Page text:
"I think there's finally some credibility coming to the way we conduct business here."
One sign of that renewed credibility is the $2.5-million gift and the subsequent willingness of four banks--Bank of America, Home Federal, Great American and San Diego National--to forgive almost $2 million in loans. Given the orchestra's troubled financial history, the gift was to some degree unexpected because some individual and corporate donors had cooled to the symphony.
"We felt we could not get into a public capital campaign for another year at least," said Brustad, describing what had been the long-range plan for eliminating the capital debt. "In the meantime, our strategy was very simple: Go after a very select group of donors one-on-one. And it would have remained the strategy for the next year to year and a half. We were hoping for the 1991-92 season as a time to do a public campaign. By then we would hopefully have had five years in the black, one year under Talmi, and we thought our credibility would have improved."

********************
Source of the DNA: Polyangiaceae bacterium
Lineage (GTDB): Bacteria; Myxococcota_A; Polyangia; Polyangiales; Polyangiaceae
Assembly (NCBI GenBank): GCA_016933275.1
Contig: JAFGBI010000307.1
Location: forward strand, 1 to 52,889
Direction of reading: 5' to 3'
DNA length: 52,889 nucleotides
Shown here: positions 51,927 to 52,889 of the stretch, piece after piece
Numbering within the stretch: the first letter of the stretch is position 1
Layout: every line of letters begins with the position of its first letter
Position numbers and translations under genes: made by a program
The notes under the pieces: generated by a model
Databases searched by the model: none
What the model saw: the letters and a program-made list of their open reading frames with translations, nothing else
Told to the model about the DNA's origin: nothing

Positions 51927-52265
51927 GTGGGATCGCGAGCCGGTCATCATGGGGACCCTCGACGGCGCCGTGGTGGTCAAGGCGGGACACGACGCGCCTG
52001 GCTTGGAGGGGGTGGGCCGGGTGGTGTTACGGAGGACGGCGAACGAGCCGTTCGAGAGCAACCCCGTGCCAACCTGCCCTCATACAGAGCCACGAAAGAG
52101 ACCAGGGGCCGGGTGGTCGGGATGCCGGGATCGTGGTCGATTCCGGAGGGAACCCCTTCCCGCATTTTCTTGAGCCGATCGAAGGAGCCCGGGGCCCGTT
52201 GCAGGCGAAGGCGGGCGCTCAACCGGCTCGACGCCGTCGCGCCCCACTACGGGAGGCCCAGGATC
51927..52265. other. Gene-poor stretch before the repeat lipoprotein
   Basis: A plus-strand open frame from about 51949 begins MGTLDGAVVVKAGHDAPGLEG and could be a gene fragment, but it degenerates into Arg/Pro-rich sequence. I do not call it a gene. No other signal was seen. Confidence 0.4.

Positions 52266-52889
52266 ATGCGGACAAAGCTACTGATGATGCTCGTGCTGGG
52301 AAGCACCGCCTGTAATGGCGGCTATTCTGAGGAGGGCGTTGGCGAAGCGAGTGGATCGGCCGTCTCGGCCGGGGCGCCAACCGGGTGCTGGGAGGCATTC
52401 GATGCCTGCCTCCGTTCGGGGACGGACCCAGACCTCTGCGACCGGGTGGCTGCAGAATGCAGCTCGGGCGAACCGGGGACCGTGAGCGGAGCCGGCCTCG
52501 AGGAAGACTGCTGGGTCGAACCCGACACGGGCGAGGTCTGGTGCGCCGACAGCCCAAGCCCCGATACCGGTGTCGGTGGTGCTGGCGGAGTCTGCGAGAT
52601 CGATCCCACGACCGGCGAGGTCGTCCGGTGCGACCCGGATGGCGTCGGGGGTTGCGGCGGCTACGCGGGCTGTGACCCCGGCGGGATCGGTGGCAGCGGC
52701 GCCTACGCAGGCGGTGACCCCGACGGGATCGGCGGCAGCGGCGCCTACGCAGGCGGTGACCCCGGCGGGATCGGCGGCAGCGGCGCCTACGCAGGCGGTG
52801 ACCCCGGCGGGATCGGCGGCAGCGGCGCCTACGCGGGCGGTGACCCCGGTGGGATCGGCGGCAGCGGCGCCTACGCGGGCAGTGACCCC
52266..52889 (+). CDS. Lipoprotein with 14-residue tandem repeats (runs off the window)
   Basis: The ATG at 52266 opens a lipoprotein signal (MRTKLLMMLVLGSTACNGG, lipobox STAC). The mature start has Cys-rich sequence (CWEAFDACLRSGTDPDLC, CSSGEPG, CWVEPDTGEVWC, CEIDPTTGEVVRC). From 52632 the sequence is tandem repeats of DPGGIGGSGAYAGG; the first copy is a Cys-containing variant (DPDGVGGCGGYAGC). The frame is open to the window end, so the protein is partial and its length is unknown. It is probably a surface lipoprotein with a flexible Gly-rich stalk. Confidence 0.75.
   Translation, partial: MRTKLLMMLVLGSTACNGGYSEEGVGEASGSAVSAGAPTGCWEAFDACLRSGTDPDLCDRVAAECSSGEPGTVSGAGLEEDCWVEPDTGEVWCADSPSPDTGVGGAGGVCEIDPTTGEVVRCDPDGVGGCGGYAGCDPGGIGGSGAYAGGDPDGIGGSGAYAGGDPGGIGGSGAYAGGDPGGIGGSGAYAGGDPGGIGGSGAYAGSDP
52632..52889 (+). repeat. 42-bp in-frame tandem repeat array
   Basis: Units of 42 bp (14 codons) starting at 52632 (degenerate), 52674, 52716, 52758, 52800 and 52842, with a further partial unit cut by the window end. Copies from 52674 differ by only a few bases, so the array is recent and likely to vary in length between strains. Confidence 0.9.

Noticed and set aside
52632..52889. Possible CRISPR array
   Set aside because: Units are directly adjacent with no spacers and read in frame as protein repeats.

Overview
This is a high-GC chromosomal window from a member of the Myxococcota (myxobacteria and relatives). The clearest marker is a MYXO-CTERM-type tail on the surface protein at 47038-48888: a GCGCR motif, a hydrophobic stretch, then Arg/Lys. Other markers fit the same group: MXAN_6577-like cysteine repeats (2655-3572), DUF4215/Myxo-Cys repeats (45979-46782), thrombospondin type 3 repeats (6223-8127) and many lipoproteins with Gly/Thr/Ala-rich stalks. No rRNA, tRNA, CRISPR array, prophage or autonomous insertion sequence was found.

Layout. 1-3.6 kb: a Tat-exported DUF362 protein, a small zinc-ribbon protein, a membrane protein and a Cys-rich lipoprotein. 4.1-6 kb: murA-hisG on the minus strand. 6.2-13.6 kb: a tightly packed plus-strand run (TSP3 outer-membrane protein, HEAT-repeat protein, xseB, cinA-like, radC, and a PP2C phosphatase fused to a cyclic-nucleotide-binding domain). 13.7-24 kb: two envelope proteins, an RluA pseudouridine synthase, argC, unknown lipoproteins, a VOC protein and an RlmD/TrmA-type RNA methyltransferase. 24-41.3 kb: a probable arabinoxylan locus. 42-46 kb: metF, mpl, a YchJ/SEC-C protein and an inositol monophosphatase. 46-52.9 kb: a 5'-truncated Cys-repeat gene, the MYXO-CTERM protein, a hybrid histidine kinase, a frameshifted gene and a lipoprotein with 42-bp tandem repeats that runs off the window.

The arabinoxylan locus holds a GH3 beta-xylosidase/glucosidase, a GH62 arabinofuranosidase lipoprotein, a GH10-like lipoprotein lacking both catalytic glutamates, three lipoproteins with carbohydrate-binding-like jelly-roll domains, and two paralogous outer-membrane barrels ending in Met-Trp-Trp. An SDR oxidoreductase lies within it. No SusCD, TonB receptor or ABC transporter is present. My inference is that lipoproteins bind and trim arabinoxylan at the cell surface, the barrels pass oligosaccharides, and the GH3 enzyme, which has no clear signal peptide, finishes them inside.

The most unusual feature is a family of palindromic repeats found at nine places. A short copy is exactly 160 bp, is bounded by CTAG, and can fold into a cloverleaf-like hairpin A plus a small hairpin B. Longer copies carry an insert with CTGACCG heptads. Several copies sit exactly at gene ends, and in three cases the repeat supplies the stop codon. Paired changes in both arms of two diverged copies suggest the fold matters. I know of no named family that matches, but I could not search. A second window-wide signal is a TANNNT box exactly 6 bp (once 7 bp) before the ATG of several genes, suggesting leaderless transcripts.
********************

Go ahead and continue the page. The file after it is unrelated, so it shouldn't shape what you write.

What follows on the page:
That debt is history and the plan is no longer necessary, thanks to the donor, whose name the symphony has zealously guarded. At the press conference announcing the donation, Solomon, who is credited with securing the gift, inadvertently referred to the donor as a "he," then said it wasn't necessarily a male. He wouldn't even confirm that the donor was a U.S. citizen. Speculation as to the donor's identity has included the usual names--McDonald's heiress Joan Kroc and newspaper publisher Helen Copley. Also mentioned were Rachel and Dr. Judson Grosvenor, who have been leading symphony patrons in recent years. Even Solomon has been mentioned as the source of the gift, which, according to symphony officials, materialized in late 1989. Whoever it was, it was someone with enough clout to stipulate that the gift was contingent upon the banks' forgiveness of the balance. The consortium of banks, led by Bank of America, agreed to the terms.